Bitcoin is playing second fiddle to the emerging powers in the cryptocurrency world. Arguably, Ethereum went through its most important currency fulcrum, embracing the spirit of "ultrasonic money" and shaking bitcoin's leadership with EIP1559.
As Ethereum challenged Bitcoin, the L1 battle demonstrated the fundamental portability of ecosystems and developers. The quest for "fast DeFi" accelerates the interaction between L1 and L2 as new base layers drive ethereum scalability. The explosion of NFT has reinvented cryptocurrencies not just as a financial asset class, but as an asset class that could fundamentally change popular culture.
Bitcoin has underperformed all of these idiosyncratic and thematic trends. As a result, the consensus is that bitcoin is in trouble. Bitcoin's closed nature will make this lag indefinite, and it is even possible that its leadership will be displaced in the long term.
In our view, this skepticism not only ignores bitcoin's ability to govern with sustained vitality, but may also understate the coming turning point in the network: the period after Taproot's introduction.
The Taproot upgrade will be launched on or around November 16: Block 7096324. Four years in the making, Taproot was an uncontroversial proposal that left scars of the block wars and showed the market that Bitcoin could evolve while maintaining the spirit of extreme political stability.
The post-Taproot era could mark the beginning of a new technological, political and cultural era for Bitcoin. Taproot interprets the consequences of the block wars, where the very concept of a soft fork brings back sad memories of the animosity of 2017. The node declared its victory over the miners and declared Bitcoin independence Day, but quickly retreated into a highly conservative state of alert. The pace of technological discussion slows, replacing evolvability with hard-line stagnation -- all changes that can lead to existential conflict.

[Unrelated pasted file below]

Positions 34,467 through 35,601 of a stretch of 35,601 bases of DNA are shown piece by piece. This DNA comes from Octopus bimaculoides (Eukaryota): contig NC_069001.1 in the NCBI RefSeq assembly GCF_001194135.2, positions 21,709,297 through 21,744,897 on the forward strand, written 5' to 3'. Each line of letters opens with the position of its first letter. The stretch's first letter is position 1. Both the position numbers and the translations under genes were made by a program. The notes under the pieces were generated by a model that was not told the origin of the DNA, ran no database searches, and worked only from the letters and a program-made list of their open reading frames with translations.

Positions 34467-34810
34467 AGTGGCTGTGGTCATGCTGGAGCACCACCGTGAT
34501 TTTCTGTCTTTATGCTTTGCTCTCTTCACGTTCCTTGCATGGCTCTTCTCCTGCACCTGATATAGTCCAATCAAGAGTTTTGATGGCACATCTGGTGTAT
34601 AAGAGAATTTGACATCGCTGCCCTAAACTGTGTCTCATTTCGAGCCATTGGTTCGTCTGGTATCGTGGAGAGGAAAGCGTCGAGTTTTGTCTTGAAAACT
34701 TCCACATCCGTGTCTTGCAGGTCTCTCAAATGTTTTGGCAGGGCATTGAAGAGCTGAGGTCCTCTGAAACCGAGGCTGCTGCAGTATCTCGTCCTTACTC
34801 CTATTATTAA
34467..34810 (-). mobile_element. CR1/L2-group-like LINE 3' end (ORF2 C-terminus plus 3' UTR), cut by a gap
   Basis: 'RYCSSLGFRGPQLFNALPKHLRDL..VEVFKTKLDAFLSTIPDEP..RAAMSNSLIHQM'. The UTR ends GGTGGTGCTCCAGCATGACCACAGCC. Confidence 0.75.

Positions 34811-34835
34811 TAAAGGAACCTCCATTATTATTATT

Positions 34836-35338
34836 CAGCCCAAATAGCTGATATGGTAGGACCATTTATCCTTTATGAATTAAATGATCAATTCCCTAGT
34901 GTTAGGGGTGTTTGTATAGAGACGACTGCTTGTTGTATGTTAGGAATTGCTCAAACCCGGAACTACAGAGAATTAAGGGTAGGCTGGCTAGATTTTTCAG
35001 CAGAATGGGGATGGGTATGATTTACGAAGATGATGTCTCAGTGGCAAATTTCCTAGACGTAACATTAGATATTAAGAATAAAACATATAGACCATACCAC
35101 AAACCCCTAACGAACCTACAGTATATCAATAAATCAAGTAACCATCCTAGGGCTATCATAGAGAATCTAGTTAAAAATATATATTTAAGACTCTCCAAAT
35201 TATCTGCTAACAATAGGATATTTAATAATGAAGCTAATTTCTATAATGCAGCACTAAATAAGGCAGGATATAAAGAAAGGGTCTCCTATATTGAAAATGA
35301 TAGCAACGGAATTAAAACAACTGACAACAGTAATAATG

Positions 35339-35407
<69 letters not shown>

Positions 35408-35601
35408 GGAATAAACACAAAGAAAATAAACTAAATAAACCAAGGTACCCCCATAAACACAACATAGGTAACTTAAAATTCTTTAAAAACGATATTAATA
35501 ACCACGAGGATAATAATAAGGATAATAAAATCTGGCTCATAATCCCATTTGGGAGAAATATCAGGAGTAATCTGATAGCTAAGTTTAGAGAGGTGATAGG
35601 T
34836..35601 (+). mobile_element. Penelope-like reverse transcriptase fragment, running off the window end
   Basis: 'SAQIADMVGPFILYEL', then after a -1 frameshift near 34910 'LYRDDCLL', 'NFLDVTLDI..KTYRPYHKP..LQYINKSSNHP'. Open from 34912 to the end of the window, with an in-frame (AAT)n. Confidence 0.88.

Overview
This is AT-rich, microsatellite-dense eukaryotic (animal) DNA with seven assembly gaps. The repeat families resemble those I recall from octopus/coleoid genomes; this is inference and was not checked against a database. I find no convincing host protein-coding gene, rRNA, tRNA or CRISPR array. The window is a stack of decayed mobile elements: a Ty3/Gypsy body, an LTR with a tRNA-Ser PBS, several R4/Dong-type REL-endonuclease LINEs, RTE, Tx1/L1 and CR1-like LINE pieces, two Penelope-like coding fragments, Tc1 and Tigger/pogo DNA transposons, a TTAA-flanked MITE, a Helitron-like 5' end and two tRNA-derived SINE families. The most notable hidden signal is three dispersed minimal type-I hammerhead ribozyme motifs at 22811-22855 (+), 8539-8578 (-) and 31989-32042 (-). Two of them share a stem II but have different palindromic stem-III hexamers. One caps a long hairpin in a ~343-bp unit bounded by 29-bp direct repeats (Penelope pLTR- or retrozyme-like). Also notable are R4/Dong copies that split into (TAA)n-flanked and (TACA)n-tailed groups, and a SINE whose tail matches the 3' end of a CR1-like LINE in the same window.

Critics who label Bitcoin "stagnant" not only miss the vibrancy and evolution of the soft fork design space since 2017, but also the nuances of what bitcoin innovation means. Innovation is not radical experimentation; It's a careful political game between networks, each with its own way of vetoing proposals -- a permanent power struggle between miners, developers and full nodes.
Figure 1: Bitcoin code development activity is the most active ever.
We think the market may be underestimating the vibrancy of Bitcoin governance, mistaking the fact that there is no core change for a sense of decline. Although uncontroversial, Taproot has sparked a lengthy debate. For the most part, the debate isn't about bitcoin's upgrade, but rather a heated exchange over the meta-issues underpinning bitcoin's transformation. How should change be proposed and initiated? Who should have the final say? If push comes to shove, will the miners or the nodes control the fate of the network?
Taproot's activation analyzed the nuances of Bitcoin governance while incorporating a 2017 precedent: It turned a bitter civil war into something that helped bitcoin move forward. Bitcoin can finally shake off the post-traumatic stress disorder of the block wars and embrace a new era of openness without forgetting the essence of technological utopianism.
Beyond what Taproot can do, we think the real value lies in what Taproot might mean. This upgrade could be a macro turning point for evolution and innovation, combining the best of post-Segwit conservatism with the dynamism of a new beginning. It's a meta-upgrade, a chance to redefine what it means to contribute to Bitcoin, whether it's miners, developers or full nodes.
Taproot came at the right time. Bitcoin is rapidly expanding into nation-states and spreading to the realm of powerful technologists and international financiers. An unprecedented new adopter power base has moved into crypto. They can deliver a more refined and effective attack than a group of unruly miners in 2017. Just last year, some countries launched attacks on Bitcoin, while others embraced it as a flag of financial sovereignty -- with extreme scenarios ranging from a Chinese boycott to el Salvador's embrace.
Taproot is an important milestone in cyber defensiveness, sparking new pressure on Bitcoin and potentially more vigilance and interaction at its political heart. The way the network now interacts with the international political system is quite different than it was in 2017. As bitcoin goes mainstream, there will be an even bigger push to tweak bitcoin: to make it relevant.